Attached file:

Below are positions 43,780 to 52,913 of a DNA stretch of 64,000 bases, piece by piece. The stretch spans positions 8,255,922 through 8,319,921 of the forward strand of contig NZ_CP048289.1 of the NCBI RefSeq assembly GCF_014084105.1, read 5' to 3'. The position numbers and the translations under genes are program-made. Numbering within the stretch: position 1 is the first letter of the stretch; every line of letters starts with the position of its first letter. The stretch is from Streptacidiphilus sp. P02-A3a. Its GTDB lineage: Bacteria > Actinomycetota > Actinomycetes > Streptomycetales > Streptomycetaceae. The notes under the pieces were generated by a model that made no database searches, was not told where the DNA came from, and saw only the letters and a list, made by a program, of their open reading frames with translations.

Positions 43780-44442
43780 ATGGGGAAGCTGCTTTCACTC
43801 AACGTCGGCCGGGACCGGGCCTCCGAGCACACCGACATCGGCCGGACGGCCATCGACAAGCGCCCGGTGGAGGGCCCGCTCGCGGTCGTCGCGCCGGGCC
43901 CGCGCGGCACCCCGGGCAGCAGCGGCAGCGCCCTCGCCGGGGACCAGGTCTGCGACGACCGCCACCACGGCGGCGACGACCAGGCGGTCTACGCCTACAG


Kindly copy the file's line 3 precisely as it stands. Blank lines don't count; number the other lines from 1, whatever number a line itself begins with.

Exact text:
43780 ATGGGGAAGCTGCTTTCACTC